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8 May 2019 Burrow Wars and Sinister Behaviour among Burrow-Nesting Petrels at Sub-Antarctic Marion Island
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Competition for nest sites is relatively common amongst burrow-nesting Procellariiformes, especially on some sub-Antarctic islands where there is limited availability of good burrow-nesting habitat. Where space is limited, petrels may even successfully share a common burrow entrance or nest chamber and burrow densities can reach >7000 burrows/ha. Interspecies burrow competition and chick evictions generally occur as a result of an overlap in breeding seasons, yet there are few documented records of this behaviour and even within study colonies many evictions are unconfirmed or probably go undetected. Here we report on interactions among three burrow-nesting petrels (White-chinned Petrels Procellaria aequinoctialis, Grey Petrels P. cinerea and Great-winged Petrels Pterodroma macroptera) at Marion Island which we observed through regular nest checks with a burrowscope and using infra-red video cameras inside burrow chambers. Despite relatively low petrel densities, White-chinned Petrels were responsible for 17% (8/46) of the Great-winged Petrel chick mortalities over the five breeding seasons (3% of the breeding attempts), but two were also recorded feeding Great-winged Petrel chicks. A pair of White-chinned Petrels evicted a Grey Petrel chick, but then had their own chick killed by Grey Petrels the following season, who went on to breed successfully in the same burrow. Feral Cats Felis catus were eradicated in 1991 and the greatly reduced petrel populations are slowly recovering, which could exacerbate competition for burrows on Marion.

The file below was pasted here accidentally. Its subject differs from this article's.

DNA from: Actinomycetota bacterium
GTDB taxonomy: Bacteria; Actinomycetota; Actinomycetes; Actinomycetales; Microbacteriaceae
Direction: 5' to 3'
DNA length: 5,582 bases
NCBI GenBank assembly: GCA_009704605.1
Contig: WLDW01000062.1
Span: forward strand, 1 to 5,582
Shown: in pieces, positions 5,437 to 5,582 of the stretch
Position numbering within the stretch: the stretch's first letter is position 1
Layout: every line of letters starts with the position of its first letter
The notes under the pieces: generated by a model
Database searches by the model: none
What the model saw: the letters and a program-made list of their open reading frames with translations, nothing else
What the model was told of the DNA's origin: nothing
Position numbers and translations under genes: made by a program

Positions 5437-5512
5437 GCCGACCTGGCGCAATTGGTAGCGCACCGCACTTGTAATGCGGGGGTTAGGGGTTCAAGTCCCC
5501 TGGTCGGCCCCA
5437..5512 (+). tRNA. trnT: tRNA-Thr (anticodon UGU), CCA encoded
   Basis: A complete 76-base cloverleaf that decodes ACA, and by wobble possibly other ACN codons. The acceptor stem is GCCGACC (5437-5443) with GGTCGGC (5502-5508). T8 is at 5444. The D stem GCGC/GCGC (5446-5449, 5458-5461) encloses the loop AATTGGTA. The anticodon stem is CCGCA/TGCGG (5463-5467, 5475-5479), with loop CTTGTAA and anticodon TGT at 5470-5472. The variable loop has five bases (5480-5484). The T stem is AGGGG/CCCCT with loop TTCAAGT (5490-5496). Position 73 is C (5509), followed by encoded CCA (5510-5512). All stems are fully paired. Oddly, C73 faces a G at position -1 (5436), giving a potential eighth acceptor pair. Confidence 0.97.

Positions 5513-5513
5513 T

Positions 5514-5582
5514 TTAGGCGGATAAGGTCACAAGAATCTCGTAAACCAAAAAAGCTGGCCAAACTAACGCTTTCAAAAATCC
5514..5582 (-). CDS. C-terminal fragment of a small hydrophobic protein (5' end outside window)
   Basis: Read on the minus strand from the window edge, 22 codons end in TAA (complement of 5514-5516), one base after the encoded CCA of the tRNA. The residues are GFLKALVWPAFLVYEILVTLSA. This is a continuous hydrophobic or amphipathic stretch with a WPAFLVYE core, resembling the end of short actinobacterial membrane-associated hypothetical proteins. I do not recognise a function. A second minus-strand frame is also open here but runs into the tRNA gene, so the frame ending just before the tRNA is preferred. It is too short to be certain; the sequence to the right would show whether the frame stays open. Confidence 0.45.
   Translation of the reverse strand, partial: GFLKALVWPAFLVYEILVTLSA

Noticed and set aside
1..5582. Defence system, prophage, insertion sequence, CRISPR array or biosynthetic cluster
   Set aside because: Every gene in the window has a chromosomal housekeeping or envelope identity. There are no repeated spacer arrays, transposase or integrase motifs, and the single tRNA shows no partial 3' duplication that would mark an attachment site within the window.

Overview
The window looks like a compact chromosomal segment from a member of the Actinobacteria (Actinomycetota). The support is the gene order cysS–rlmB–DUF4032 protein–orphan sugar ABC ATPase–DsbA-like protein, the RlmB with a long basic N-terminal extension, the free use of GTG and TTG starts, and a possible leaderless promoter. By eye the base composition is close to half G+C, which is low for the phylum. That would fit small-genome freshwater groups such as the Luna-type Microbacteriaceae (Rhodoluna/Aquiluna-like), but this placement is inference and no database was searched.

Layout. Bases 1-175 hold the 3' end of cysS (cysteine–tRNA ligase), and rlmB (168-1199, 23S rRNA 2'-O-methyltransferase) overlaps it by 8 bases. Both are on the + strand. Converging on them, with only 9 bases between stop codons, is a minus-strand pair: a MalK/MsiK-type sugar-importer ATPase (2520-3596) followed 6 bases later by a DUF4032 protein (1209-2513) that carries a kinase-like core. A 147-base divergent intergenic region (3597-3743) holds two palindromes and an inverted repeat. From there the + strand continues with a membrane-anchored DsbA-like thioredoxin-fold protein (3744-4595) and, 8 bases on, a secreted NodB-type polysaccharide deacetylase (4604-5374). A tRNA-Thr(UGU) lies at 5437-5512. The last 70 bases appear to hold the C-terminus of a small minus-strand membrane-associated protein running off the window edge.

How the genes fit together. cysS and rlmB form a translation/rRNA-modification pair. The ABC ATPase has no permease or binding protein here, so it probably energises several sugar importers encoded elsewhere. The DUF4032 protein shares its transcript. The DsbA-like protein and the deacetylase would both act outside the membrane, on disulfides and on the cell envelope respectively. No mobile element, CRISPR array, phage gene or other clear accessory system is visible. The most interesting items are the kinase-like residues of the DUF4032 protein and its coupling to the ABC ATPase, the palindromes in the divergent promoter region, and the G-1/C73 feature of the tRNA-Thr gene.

Ben J. Dilley, Delia Davies, Kim Stevens, Stefan Schoombie, Janine Schoombie, and Peter G. Ryan "Burrow Wars and Sinister Behaviour among Burrow-Nesting Petrels at Sub-Antarctic Marion Island," Ardea 107(1), 97-102, (8 May 2019).
Received: 2 May 2018; Accepted: 21 September 2018; Published: 8 May 2019

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